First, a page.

Updated: Jun 23
Signing a commercial lease for your business may seem on the surface like signing a rental lease for residential property, but there are many significant differences. For example, the obligations of a commercial landlord are often substantially less than those of a residential landlord. Commercial landlords can and often do pass on the cost of maintenance to the tenant.
The duration of the lease is often much longer, as commercial leases usually last for three to five years, as opposed to single-month or 12-month leases which are more common for residential properties. The better you understand the forms that commercial leases take, the better able you will be to make informed decisions about potential properties for your business.
Commercial leases usually come in one of four forms
The kind of lease that you signed will largely wind up defined by the cost and expenses that your landlord expects you to cover. A single net lease also called a net lease, involves a tenant paying for the utilities and property taxes, while the landlord assumes the costs associated with repairs and maintenance, as well as insurance on the property.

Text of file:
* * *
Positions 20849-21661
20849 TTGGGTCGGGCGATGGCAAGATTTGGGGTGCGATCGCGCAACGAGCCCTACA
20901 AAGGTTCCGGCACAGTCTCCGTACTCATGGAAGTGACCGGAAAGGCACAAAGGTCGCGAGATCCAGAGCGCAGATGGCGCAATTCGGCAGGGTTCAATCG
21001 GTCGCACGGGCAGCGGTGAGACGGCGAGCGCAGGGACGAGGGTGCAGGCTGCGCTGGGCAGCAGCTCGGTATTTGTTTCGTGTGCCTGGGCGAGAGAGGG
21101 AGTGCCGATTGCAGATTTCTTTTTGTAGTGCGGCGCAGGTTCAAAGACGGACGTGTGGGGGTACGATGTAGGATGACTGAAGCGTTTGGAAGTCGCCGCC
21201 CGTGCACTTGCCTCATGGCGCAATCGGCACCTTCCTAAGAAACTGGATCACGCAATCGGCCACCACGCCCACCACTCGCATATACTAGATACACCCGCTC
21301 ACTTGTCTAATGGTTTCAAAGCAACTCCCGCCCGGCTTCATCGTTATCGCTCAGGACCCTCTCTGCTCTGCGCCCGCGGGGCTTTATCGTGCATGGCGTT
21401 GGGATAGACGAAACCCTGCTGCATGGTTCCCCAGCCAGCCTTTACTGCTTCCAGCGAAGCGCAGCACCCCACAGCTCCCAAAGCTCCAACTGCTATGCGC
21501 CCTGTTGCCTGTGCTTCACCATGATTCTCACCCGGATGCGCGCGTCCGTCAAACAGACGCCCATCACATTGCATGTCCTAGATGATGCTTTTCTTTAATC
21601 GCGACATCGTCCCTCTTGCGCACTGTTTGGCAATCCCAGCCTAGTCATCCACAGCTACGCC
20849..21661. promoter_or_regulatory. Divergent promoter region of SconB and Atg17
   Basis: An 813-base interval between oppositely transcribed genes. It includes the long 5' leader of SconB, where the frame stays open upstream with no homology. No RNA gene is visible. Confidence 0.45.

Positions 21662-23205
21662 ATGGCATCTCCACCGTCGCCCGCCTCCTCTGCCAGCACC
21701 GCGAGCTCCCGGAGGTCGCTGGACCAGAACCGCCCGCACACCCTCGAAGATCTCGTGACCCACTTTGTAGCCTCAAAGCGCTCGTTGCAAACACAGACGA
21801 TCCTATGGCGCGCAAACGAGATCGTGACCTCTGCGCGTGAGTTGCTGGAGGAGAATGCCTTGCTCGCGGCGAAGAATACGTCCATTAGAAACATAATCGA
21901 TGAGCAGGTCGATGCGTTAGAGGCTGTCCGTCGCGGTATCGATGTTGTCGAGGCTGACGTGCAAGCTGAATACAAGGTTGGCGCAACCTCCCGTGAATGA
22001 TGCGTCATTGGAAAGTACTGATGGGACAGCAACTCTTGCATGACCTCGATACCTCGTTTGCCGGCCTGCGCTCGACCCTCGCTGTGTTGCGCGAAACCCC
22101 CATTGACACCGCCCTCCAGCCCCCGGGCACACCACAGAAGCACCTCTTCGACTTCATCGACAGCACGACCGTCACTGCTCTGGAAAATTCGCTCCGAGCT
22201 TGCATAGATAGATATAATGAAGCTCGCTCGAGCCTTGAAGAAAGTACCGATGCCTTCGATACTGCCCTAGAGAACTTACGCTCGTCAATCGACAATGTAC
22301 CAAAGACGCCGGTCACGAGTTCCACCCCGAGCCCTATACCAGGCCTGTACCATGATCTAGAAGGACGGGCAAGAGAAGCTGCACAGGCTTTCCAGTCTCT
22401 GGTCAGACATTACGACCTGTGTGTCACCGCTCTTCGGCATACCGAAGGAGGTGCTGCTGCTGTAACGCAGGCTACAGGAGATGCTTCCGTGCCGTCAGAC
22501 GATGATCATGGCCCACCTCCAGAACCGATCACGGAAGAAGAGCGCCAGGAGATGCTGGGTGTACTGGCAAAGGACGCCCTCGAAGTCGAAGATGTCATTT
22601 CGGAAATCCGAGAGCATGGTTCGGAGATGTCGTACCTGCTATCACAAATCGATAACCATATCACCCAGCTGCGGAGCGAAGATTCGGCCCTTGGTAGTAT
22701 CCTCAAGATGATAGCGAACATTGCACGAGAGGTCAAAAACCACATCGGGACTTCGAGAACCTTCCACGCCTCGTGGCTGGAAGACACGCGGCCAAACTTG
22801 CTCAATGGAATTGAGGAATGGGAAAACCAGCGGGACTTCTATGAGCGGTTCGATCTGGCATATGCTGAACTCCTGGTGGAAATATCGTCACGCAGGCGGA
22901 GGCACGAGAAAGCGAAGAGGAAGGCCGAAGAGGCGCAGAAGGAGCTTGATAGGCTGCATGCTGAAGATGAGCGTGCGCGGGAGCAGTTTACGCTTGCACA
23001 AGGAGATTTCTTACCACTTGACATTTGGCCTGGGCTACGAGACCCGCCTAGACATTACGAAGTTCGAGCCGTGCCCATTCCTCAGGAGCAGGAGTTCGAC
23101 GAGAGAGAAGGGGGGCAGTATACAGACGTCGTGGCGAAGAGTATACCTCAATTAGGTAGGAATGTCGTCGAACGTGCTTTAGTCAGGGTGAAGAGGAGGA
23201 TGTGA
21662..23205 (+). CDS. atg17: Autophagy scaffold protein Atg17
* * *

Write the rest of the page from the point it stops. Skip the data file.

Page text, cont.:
In a double net lease, sometimes called a net-net lease, the landlord pays for repairs and maintenance, while the tenant covers utilities, property taxes, and insurance costs. In a triple net lease, the landlord will only have an obligation to fund structural repairs, while all other costs fall to the tenant.
In a modified gross/net lease or full-service gross lease, the landlord lays out specific cost-sharing rules for all costs, ranging from maintenance to taxes, which the landlord assesses via common area maintenance (CAM fees). These leases are common in properties with multiple units, as they make it easier for the landlord to transparently split operating costs among tenants based on the size of the unit they occupy and certain other factors.
Depending on the desirability of the location and many other considerations that vary depending on the needs of your business, any of these four lease types can work well for your company when you need a facility. However, it’s important that you understand what costs you will have to incur and how those could impact your business’s financial solvency and liabilities in the future.